Taxes pose a constant threat to investors and their returns. Now, after a 10-year period in which taxes on investors have dropped significantly, it looks like that trend is finally turning around. If you make the right moves now, though, you can avoid some of the pain that will come from higher taxes -- and perhaps also sidestep investment losses as well.
A decade ago, many Americans faced substantially higher income tax rates. The lowest tax bracket was 15%, rather than the current 10%; it proceeded directly to 28% instead of 25%; and it topped out at almost 40%, versus the 35% that top-bracket taxpayers pay today. A top rate of 20% applied to capital gains, and dividend income was taxed at the same higher rate as most other types of income.
Looking to the future, though, it's almost certain that higher taxes are coming. The recently passed health-care bill included a higher Medicare payroll tax rate for some taxpayers earning $200,000 or more, and tax rates for most forms of income are set to revert back to those 2000 levels at the beginning of next year if the government takes no action to change them.
Higher tax rates won't just increase the amount you pay to the IRS. They'll also make certain types of investments more attractive than others. To protect yourself, you should be thinking now about making portfolio changes to beat the rush once higher taxes actually take effect. In particular, you can read about three important factors to consider below.
1. The rise and fall of dividends?
Not long ago, dividend-paying stocks were almost considered outdated investments. From a tax perspective, dividends were inefficient; corporations had to pay tax on their income, and if they paid out that income in the form of dividends, their shareholders had to pay another layer of tax on their dividend payments. In response, companies tended to use stock buybacks and other methods of enhancing shareholder value without creating a bigger tax burden.
When the lower 15% maximum rate on qualified dividends arrived, though, dividends got a lot more popular. After Enron, Worldcom, and the myriad other accounting scandals of the early 2000s, shareholders felt a lot more comfortable getting cash directly from their companies. And with many companies having failed miserably in timing their stock buybacks, you might well feel more comfortable making your own decisions about whether to reinvest dividends in additional shares, or take the cash and run.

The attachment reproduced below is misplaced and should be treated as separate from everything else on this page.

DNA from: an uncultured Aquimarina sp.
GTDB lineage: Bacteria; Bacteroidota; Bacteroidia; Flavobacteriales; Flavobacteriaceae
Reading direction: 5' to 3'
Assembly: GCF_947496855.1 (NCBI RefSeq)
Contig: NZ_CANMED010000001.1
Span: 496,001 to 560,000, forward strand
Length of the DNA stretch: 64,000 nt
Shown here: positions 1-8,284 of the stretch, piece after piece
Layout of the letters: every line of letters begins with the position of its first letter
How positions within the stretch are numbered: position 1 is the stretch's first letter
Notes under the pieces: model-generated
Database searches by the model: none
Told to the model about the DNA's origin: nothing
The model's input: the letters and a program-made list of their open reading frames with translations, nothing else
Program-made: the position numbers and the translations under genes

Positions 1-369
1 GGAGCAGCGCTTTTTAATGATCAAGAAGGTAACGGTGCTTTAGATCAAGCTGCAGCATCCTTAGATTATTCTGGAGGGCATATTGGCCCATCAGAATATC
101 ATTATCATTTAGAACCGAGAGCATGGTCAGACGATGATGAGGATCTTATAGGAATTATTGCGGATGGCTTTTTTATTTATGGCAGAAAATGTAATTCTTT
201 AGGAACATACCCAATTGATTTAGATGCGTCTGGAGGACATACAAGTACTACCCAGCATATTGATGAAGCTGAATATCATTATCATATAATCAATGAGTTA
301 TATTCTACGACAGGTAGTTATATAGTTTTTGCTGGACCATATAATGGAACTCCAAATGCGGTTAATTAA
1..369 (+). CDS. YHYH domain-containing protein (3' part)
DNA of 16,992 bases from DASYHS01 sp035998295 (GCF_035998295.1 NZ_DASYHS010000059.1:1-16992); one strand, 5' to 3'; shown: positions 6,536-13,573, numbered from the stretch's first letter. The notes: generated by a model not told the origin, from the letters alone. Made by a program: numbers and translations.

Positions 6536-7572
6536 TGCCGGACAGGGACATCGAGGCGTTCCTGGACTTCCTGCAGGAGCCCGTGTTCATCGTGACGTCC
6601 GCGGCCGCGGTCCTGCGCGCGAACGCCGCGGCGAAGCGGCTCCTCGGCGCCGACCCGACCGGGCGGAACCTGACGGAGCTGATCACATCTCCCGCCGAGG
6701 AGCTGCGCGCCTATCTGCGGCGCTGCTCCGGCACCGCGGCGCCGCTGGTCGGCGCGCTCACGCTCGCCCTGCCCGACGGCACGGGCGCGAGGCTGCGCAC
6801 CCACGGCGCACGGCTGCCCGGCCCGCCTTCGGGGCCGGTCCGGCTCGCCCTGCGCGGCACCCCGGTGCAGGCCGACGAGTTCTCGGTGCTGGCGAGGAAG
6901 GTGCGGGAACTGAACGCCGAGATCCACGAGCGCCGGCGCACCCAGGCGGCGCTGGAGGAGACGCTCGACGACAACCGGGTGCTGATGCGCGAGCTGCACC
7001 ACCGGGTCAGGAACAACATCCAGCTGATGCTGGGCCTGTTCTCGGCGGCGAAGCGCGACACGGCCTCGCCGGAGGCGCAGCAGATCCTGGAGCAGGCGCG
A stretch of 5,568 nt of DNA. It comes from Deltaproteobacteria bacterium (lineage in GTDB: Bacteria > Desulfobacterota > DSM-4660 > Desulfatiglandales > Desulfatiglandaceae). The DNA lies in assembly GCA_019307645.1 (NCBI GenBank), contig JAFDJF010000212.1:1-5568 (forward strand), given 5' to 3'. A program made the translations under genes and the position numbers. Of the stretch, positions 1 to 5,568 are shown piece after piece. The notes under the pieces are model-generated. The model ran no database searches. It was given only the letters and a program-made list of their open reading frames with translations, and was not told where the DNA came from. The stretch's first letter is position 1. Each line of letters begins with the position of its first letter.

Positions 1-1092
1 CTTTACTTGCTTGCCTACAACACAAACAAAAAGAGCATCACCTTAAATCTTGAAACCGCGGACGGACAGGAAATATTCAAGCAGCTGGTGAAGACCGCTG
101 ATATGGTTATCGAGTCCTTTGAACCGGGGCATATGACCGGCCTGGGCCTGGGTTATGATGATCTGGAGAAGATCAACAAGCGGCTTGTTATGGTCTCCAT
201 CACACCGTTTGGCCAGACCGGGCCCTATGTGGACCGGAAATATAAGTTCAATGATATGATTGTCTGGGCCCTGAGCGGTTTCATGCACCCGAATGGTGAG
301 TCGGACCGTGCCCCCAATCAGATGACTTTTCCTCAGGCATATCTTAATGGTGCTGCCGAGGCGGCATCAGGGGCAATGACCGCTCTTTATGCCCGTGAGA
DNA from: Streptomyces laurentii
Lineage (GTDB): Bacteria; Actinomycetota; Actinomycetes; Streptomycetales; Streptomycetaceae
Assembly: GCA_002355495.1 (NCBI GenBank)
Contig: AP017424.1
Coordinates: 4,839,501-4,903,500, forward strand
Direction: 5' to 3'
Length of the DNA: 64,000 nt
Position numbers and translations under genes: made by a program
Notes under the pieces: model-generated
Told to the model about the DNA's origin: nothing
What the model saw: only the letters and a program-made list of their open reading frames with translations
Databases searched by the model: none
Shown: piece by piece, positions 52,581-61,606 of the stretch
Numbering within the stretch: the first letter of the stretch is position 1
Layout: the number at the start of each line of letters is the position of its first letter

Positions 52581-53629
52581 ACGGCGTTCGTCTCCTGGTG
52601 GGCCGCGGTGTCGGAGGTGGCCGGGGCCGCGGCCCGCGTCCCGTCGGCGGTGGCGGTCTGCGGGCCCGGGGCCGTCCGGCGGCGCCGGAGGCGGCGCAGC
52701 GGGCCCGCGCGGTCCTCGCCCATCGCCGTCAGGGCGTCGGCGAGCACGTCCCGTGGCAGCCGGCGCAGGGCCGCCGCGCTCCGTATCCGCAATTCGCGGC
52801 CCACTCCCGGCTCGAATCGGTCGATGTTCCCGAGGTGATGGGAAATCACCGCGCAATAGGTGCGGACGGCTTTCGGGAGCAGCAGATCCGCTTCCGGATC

If tax rates rise, dividends might well fall out of favor again. It's unlikely that even high-yielding stocks like AT&T
2. Gimme (tax) shelter
Rising rates increase the rewards from tax shelters. As taxes increase, you'll have a bigger incentive to max out tax-favored investments like IRAs and employer-sponsored 401(k) plans.
In particular, going ahead and paying low rates now by converting existing retirement accounts to Roth IRAs might end up being your best move. Loading up your Roth with the stocks that you believe have the most potential -- big-growth prospects that resemble what Amazon.com
3. Go long
Investors can control when and how they pay their taxes on the stocks they own. When tax rates are low, it's less costly to trade frequently.
But as tax rates rise, buy-and-hold investing makes a lot more sense. That increases the attractiveness of companies that are stable and solid enough to warrant a long-term investment -- profitable companies such as Coca-Cola
Similarly, fund investors may well abandon high-turnover funds for ETFs and index funds, which often prove to be the most tax-efficient choices. Passive investing generally brings a lower tax bill, and you have a lot more control over when you decide to cash in your profits and turn over your fair share to the IRS.
No one likes a bigger tax bill. If you plan for higher taxes beforehand, though, you'll have the best chance to come out relatively unscathed. Getting the jump on other investors is essential to minimizing the potential damage to your portfolio.